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Best economical blender?

 
pollinator
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I don't have a blender, and occasionally I come across something that would be easier to make if I had one.

Also, I'm starting to think about Christmas, and I know that my father has been looking for cracked wheat to no avail for at least a year - and I've just done a search myself and found that it's mostly out of stock everywhere - I believe that one could use a blender to crack small amounts of wheat oneself, and that if I had a blender, I could promise him regular cracked wheat deliveries as a present.

What blender would you recommend? Are there things I should watch out for when buying one? Thankyou!
 
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I have two blenders. one is a Nutri-bullet (?) that was a gift that I never use,

The other one is just a cheap one.

I also have a stick blender which is the one I like the best.

I think it is more like a mixer than a blender.

Oster used to be the name that blenders were best known by.
 
Vera Stewart
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The concern I have about a stick/immersion blender is I'm not sure if I could use it for cracking wheat!
 
Anne Miller
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You are right, though I was not recommending it for cracking wheat.

Just got carried away about blenders.
 
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The cracked wheat part I am not sure of.  However, if I didn’t already have a blender, I would first price them out and then go to a junk store.  Of course, before I bought one, I would plug it 8n to be certain it worked.
 
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Do you use a kitchen machine for other things as well? Many of the larger machines also have blender attachments which means you only need one motor rather than one for every piece of equipment. I'm not a huge blender user so I don't have a dedicated one but rather one that fits on my kenwood. I actually have 2 kenwoods one is from the 1970's and still runs perfectly so this type of machine will just keep going.
 
Vera Stewart
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I have a food processor that is probably from the 80s. It's in kind of rough shape and I've been thinking it should be replaced with something for awhile, although it does still work and replacing it is not a priority. I don't use it very much, I'm essentially waiting for its motor to give up, and might well have another decade before it does.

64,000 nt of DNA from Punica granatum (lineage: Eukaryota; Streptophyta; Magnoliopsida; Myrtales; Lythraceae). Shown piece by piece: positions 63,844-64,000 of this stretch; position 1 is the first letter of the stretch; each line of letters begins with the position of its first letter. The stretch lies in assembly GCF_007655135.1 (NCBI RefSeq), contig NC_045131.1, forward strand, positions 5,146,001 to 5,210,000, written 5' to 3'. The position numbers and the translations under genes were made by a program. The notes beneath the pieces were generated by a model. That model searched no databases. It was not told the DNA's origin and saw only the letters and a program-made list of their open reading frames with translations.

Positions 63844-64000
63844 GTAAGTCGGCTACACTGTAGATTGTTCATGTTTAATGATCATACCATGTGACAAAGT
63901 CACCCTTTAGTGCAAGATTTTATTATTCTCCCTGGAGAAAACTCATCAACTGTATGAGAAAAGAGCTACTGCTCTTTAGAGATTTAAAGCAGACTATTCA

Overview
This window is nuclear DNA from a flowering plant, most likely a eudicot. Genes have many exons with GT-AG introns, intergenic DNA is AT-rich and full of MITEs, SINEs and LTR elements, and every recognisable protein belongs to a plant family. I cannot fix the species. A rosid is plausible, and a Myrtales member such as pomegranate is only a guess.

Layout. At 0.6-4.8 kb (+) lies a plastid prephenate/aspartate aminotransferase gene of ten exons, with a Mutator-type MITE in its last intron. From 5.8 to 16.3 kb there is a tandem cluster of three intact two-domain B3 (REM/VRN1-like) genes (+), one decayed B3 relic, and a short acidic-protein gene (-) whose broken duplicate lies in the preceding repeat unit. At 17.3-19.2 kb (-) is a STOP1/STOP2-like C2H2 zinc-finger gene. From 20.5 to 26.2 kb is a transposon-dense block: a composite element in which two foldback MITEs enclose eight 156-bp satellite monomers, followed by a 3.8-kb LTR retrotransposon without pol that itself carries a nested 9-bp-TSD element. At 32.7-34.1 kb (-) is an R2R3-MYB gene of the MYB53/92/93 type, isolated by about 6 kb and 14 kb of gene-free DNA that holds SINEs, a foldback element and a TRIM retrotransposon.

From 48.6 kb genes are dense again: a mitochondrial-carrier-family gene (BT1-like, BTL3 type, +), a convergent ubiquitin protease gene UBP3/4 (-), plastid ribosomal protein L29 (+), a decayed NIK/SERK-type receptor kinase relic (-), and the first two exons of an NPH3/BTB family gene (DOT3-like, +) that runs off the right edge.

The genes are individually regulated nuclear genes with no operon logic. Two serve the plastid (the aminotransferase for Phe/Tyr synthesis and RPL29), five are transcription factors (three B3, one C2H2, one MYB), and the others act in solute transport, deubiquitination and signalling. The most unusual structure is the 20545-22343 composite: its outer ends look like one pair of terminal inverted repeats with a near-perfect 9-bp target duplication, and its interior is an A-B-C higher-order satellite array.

I also have a big stand mixer which I inherited and which I use maybe two or three times a year, if I remember I have it. I wouldn't have one if it hadn't been left to me.

If it were just for me I would likely be most interested in an immersion blender since that would give me something with a new and different function over what the other tools do.

But I've tried cracking wheat with my food processor and it is pretty inconsistent.
 
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I bought a Vitamix blender with a dry canister included many years ago. It's no one's idea of economical (although I have seen quite good prices on used or reconditioned ones sometimes) but on a per use cost basis, it's one of my "cheapest" kitchen appliances. I use it almost every day. The dry canister works well for grains and coffee beans and dried chiles etc and the wet is a beast for evenly blending everything else.

While I do use a stick blender frequently as well, and its an essential tool for me but it doesn't replace a full sized blender, especially for dry goods. I don't own a food processor, but do own a stand mixer. I am selective about the kitchen tools I own (for space, budget, usefulness for my way of cooking reasons) and use the blender and stick blender the most frequently so I think my investment was the right one for me.

It a Vitamix is just a non starter, I would go with a powerful stick blender and maybe look at a manual grinder of some kind for hard/dry goods.

 
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